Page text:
US Election 2016: The History, Stats, Policies and Debates

The race to replace President Barrack Obama in the White House has reached its last month, with Hilary Clinton and Donald Trump representing the Democratic and Republican parties respectively. Donald Trump accepted the Republican Party nomination on the 21st of July while Hillary Clinton accepted the Democratic Party nomination a week later on the 28th of July.

There are about 200 million Americans eligible to vote in the elections, but only about 66% of them have actually registered this year. The candidates require about 270 Electoral College votes from all the 50 states of America and the District of Columbia. This is awarded according to the number of Congress the States have. For instance, in 2008 Barack Obama had 68% of the votes from Electoral College, and this was due to the fact that he was backed by most of the populous states in the country.

States like Arizona, Florida, North Carolina, Ohio and Virginia have the power to swing the election. So far, neither Republican Donald Trump nor Democrat Hilary Clinton has a substantial stake in these important states. The major issues for the voters include Economy, Immigration, Terrorism, Foreign policy, Health care and Gun policy.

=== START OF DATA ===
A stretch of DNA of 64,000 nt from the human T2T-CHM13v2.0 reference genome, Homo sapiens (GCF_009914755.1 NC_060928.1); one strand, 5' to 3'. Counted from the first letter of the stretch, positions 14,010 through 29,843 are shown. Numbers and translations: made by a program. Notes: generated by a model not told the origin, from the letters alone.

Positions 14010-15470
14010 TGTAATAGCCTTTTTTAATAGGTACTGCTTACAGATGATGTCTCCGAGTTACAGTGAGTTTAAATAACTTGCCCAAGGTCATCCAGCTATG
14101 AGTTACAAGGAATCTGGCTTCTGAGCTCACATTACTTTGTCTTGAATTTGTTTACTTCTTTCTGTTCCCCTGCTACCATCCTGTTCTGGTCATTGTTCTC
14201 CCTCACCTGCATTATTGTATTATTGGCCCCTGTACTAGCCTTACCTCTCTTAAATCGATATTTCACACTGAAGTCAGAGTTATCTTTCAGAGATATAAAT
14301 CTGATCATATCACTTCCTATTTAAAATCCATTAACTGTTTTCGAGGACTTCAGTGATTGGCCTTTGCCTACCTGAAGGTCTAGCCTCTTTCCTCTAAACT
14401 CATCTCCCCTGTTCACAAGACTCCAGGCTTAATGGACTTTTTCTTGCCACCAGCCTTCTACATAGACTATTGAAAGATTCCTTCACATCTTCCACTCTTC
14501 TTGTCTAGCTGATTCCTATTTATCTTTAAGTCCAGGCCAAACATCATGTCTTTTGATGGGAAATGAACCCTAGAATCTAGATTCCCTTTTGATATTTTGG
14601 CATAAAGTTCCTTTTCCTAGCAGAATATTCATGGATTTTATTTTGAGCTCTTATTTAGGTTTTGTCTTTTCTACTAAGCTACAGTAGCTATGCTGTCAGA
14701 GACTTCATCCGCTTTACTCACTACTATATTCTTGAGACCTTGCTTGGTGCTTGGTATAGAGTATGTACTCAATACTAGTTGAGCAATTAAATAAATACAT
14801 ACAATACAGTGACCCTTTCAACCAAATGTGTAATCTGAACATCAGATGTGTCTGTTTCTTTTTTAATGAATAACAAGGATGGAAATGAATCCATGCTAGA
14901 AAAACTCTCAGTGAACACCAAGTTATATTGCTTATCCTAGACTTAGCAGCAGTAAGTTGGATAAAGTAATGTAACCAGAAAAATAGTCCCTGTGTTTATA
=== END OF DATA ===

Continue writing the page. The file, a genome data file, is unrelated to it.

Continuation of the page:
For the 2016 polls so far, 46% of the White voters lean towards Donald Trump while 35% to Hilary Clinton. Also, for the Black voters 83% lean towards Hilary Clinton while just 3% support Donald Trump. For the Hispanic voters, 58% are leaning towards Hilary Clinton while 20% prefer Donald Trump.

Donald Trump shaking the hands of of Hilary Clinton during the town hall debate in Washington

The presidential campaign this year has seen Donald Trump reduce the distance between himself and his Democrat rival Hilary Clinton. According to the polls, the first time he moved ahead of Hillary Clinton was on the 19th May 2016.

Clinton had suffered a drop in the polls after facing some challenges over her health issue after she fainted in public because of pneumonia. However she has still retained a healthy lead over Donald Trump for most of the campaign, with the Republican nominee prone to making gaffes and alienating important demographic groups in America with his comments.

Hillary Clinton and Donald Trump went head-to-head for the first time in a debate on September 26 at Hofstra University in Hempstead, New York. The debate was moderated by Lester Holt of NBC News. The debate got unusually personal with Clinton going after Trump for his undisclosed tax returns, and Trump going after Hillary Clinton for the 33,000 emails erased from her home server.

Hilary Clinton secured a boost from this debate to lead Donald Trump by three points and dominated a final series of debate exchanges with Trump about national security and gender, telling voters they could not trust her opponent with nuclear weapons, and warning that he does not respect women. She sought to reassure American allies that the country would honour its international commitments, seeing as some of Mr. Trump’s comments during the campaign had startled them.